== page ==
15. Biff... macrumors 6502a

    Biff...

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    Location:
    Sherman Oaks, CA.
    #15
    This I agree with. Although I am a registered Republican, this election will be my last as such. I am going independent hopefully a Ron Paul, minus his foreign policy will pop up in the future.
     
  16. Jackintosh macrumors 6502a

    Jackintosh

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    Illinois
    #16
    Interesting. His foreign policy is the only thing I liked about him. His domestic agenda (gold standard, abolish the Fed, calling social security unconstitutional) was whacko to say the least.
     
  17. leekohler macrumors G5

    leekohler

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    #17
  18. likemyorbs macrumors 68000

    likemyorbs

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    Location:
    NJ
    #18
    100% democrat. I would even go as far as to say that I feel that I am intellectually superior to Republicans. At least the ones I've encountered. They always debate with emotions instead of numbers, And their arithmetic never adds up
     
  19. Huntn macrumors G5

    Huntn

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    #19
    If we are not careful, the U.S. could turn into another example of Democracy Gone Wild. We would not be the first. We have a population who if asked to really sacrifice for the next 20 years to fix out debt, most likely will balk, electing leaders who promise to fix it without pain, not telling it like it really is. And when faced with pain, the voters will throw out the current crop of leaders for the next, who make better promises. I don't see how we will be able to fix such overwhelming budgetary problems on this basis. I'm feeling depressed about it.

    My point is that even if we can set a course to fix our monetary problems, the journey is so long, it will be easy to get detoured and hit an iceberg. :(
     
  20. 725032 Guest

    725032

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    #20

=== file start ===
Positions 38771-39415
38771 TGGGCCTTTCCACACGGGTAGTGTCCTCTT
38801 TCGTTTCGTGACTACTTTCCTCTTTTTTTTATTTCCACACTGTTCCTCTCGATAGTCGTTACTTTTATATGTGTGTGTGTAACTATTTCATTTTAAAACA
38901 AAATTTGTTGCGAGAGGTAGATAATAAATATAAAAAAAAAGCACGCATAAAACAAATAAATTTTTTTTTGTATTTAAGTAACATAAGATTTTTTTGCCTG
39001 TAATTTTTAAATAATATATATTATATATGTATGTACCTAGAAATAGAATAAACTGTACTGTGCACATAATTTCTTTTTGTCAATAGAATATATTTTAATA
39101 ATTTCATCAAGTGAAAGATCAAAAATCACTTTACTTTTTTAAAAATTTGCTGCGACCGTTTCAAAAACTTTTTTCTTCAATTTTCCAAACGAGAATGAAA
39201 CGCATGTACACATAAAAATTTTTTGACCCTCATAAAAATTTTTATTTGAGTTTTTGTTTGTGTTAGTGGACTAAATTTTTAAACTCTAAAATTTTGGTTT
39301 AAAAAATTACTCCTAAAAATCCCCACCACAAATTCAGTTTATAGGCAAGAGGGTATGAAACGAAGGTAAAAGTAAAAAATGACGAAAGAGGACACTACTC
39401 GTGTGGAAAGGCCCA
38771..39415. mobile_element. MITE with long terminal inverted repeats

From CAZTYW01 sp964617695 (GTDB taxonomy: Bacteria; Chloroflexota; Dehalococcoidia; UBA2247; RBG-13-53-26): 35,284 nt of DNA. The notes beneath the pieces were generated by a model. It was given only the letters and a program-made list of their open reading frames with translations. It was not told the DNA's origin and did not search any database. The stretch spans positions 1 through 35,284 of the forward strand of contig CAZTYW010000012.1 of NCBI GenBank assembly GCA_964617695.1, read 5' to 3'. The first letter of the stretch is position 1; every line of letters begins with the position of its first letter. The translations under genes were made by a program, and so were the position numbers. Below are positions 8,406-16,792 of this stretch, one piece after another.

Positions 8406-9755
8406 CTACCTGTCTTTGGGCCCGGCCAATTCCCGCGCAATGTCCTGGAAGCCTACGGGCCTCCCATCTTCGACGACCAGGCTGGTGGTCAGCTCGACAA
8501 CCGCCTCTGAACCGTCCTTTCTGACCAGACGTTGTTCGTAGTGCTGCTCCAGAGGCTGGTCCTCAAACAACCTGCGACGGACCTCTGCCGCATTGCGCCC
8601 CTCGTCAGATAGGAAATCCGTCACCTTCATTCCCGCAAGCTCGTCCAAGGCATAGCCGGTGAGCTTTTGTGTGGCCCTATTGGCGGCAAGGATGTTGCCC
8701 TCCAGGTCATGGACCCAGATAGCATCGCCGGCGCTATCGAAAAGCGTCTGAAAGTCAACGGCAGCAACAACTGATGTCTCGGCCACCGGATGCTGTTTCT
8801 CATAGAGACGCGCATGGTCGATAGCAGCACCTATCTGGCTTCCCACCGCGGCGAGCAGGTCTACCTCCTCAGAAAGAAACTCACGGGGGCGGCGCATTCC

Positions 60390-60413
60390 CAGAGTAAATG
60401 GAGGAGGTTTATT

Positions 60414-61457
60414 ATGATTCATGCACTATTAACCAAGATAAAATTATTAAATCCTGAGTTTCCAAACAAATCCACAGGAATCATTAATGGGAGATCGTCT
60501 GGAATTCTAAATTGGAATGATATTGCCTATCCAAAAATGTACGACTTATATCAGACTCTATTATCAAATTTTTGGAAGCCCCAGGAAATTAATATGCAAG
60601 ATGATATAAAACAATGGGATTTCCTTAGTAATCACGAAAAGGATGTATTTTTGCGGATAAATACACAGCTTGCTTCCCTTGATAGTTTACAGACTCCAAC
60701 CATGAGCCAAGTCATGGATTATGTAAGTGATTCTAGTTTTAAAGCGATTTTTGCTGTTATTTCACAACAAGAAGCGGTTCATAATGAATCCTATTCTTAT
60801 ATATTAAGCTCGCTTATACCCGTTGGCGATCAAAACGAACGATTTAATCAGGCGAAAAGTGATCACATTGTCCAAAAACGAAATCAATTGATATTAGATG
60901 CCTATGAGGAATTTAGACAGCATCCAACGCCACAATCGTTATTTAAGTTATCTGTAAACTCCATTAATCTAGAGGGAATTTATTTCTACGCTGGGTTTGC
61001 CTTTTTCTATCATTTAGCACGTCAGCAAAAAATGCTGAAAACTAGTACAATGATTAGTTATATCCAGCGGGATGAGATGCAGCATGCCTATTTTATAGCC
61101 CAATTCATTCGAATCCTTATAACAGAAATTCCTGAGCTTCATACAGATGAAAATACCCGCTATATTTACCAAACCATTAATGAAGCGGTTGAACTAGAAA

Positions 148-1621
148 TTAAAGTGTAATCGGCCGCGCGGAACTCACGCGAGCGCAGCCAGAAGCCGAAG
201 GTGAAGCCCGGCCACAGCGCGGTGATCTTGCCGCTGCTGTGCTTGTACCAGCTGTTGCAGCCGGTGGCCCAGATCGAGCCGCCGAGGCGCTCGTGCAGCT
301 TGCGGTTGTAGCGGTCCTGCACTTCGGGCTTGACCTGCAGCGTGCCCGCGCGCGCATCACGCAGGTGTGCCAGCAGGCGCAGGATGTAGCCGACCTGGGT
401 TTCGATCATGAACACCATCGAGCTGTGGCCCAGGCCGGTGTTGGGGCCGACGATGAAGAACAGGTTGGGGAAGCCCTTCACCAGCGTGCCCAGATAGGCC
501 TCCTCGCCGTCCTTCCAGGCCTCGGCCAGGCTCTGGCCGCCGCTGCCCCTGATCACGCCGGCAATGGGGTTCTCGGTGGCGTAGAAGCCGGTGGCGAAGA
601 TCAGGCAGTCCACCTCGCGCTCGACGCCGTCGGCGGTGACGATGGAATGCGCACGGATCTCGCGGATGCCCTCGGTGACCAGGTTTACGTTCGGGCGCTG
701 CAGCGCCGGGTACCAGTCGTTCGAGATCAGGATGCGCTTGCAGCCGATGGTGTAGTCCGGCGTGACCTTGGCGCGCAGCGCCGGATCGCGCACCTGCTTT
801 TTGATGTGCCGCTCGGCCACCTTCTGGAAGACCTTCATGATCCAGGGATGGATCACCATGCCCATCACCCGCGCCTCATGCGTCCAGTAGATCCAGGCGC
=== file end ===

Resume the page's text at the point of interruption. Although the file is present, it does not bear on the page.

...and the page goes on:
Here we go again... Another 'lets put people in this corner' thread
     
  21. chrono1081 macrumors 604

    chrono1081

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    #21
    I vote forever what makes sense, so ever since I could vote I've been democrat. The republican party gets worse and worse each year.

    Ron Paul was the only exception, but he's out of the race.

    The main point that sways me in voting is equal rights for everyone. If a party makes it clear they don't want equal rights, I absolutely will not vote for that party.
     
  22. Thomas Veil macrumors 68020

    Thomas Veil

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    #22
    Lifelong member of the Democratic (sorry, Rush) party here.

    Though that obviously didn't stop me from being critical of the party, especially the first two years of Obama's first term.
     
  23. citizenzen thread starter macrumors 65816

    Joined:
    Mar 22, 2010
    #23
    People categorize people all the time. It's what we do.

    The question in my mind is what happens after they've been put "in the corner"

    If we use the opportunity to compare and contrast beliefs to have an open and honest discussion, what's wrong with that?

    You won't have a very interesting discussion if you just say, "we're all people ... let's move on."
     
  24. fivenotrump macrumors regular

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    Central England
    #24
    I favour voting, and also abolishing the monarchy, thus both...
     
  25. VulchR macrumors 68020

    VulchR

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    Jun 8, 2009
    Location:
    Scotland
    #25
    I come from a long line of independent voters (indeed my father was elected to a public office as an independent candidate because the candidates from the two main parties were manifestly corrupt)

    However, these days I find less and less in common with the Republicans (and the Tories in the UK). It seems to me that they pander too much to selfish, short-sighted greed, and that they have been far to eager to erode our civil rights (with the exception of gun ownership).